Friday, February 25, 2011

Tinkle Tinkle, Little Star...

I am ashamed of the fact that I hadn't heard of Uncle Pai until my facebook feed conglomerated of messages announcing his demise. Little respite lies in the fact that as a child we aren't used to keep track of the authors behind the wonderful world of fiction we engage ourselves in. Oh, wait a minute... Enid Blyton? Agatha Cristie? Now that I think of it, aren't foreign authors' names displayed more prominently on the cover pages of their works (juxtaposed with the titles) than their Indian counterparts? Or is it the case with novels alone? Whatever the case, it is high time we pay our tribute to authors of those countless comic books we adore.

Wiki tells me about the life of Mr. Anant Pai - how he lost his parents at the age of 2, how he moved to a new city, graduated from a prestigious institute (UICT) in Mumbai and finally turned into a full-fledged comic book writer. I salute his spirit in overcoming all impediments and cynics to pursue something his heart truly desired.

I still remember the herculean Abhimanyu with the chariot wheel in his hands before Kauravas slayed him, on the front cover of his series in Amar Chitra Katha. Doordarshan fed us with Ramayana & Mahabharata every week, and ACK served as a handy reference for all events and occasions. But frankly, my ultimate delight was in those colorful glossy booklets of "Tinkle". I hunted through the library racks for the blink-and-you-miss copy of Tinkle Digest, hidden by some fool to pick up on his/her next visit. As I laid my hands on the prized possession, Chacha Chaudhary sighed disapprovingly from the top shelf while Billu & Pinki yelled for attention from the neighboring rack. 'Next time guys...', I would smile acknowledgingly.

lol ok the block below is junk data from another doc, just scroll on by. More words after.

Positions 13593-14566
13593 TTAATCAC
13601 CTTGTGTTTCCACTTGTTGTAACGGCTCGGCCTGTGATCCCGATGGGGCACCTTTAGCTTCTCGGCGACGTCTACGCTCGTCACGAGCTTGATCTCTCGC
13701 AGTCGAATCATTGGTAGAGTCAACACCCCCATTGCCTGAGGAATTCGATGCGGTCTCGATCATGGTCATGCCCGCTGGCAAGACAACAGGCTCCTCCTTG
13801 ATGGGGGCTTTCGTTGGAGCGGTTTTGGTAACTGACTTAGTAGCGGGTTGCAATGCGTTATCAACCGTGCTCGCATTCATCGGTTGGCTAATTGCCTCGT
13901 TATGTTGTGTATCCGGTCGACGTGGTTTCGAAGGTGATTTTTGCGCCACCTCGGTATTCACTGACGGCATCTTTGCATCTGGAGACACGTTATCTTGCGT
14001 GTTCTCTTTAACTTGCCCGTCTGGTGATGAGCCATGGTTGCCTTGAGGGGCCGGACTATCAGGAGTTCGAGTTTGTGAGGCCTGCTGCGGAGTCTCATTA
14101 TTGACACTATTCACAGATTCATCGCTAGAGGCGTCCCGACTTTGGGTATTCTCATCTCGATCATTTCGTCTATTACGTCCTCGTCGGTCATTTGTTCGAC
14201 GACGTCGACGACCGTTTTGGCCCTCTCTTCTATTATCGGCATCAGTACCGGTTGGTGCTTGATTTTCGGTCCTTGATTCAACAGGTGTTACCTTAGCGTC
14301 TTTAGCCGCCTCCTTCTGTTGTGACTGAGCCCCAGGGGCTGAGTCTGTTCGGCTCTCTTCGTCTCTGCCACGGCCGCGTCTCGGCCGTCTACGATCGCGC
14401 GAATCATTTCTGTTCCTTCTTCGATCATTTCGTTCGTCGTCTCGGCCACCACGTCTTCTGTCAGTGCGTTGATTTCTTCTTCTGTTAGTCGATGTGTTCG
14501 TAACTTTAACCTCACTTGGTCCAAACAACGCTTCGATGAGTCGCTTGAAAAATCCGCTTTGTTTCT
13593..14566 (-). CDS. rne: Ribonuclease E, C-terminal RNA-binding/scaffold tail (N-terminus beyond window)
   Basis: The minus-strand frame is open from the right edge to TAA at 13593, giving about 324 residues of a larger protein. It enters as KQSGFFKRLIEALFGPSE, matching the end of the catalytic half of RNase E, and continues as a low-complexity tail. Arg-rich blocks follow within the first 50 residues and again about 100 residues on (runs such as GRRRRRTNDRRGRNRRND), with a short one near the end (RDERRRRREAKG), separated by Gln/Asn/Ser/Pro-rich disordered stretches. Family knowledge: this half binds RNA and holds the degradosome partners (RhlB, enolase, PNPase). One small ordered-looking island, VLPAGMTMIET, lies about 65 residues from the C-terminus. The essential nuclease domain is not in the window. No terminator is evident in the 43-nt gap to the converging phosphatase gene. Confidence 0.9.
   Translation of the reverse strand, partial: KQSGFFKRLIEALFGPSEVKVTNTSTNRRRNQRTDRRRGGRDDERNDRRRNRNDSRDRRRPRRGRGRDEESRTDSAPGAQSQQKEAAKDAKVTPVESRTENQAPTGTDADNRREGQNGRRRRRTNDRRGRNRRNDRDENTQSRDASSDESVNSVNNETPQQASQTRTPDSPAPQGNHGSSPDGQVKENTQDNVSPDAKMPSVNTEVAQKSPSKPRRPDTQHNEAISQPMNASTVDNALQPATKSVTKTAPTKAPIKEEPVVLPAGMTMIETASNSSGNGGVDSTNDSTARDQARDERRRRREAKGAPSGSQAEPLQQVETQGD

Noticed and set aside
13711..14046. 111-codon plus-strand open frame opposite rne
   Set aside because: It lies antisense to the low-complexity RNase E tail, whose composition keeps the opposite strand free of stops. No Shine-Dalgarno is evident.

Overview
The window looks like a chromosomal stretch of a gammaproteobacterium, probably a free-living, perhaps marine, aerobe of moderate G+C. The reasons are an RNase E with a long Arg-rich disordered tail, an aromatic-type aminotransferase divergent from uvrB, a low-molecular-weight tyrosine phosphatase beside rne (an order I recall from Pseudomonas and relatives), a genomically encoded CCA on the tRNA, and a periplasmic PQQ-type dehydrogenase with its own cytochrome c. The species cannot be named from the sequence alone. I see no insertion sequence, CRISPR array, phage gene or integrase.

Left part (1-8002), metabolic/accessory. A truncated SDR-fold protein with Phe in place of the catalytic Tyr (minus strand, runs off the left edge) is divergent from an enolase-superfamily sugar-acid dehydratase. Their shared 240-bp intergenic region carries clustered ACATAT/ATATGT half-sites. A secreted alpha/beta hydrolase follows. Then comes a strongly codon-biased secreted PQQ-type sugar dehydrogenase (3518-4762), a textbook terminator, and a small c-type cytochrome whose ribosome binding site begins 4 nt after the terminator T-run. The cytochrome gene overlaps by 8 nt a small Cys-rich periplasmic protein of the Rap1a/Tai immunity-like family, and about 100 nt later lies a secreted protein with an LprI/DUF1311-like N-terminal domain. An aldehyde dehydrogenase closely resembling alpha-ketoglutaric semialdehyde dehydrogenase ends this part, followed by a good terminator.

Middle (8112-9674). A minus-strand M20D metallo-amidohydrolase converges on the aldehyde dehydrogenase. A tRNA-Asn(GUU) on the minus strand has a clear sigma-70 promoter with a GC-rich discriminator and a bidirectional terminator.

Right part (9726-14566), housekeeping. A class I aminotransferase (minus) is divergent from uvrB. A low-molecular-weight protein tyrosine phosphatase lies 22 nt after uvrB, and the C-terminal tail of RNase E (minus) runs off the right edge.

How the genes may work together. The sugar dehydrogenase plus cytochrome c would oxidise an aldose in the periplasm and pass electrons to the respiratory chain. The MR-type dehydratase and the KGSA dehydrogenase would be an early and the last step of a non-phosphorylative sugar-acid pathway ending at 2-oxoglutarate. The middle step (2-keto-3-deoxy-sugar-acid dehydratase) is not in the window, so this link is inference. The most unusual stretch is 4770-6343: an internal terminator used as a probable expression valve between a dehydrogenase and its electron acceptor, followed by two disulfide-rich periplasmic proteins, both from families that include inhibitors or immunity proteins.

The smell of a new edition was enough to enthrall my senses. Tinkle presented an array of charaters with myriad set of virtues and vices. Suppandi, the simpleton with his egg-head and sparse hair, always managed to make me feel superior by his foolish antics and innocuous remarks. Whereas, Kalia and Kapish managed to outwit their opponents and rescue their friends by their sheer presence of mind in times of danger. The bumbling Shikari Shambu always saved his lazy ass by pure luck. The evil shade of human side was portrayed by the scheming Tantri whose plans eventually backfired similar to the jackal's in the Road Runner show!

The stories eventually shaped the moral fabric of an entire generation. The omnipotent sentiment of "good reigns over evil" was judiciously woven in those words. Humor found refuge in the actions of the confused simpleton and absent-minded Shambu. Young minds learnt the subtle art of friendship and the importance of staying calm in a precarious situation, thanks to Kalia. No parent ever implored their kids to read the comics for educational purposes, but somehow, in its own subconscious manner, Tinkle and its contemporary magazines managed to accomplish the very goal that parents strive to achieve.

In this tech savvy age, I wonder if Suppandi would ever peek out from a Kindle or if Kalia would smirk from a notebook (pun intended). Or at worst, they may be relegated to a facebook page with 56,277 likes by the last remnants of the Tinkle age. And one of those would be me.

1 comment:

Varsha said...

Brilliant language!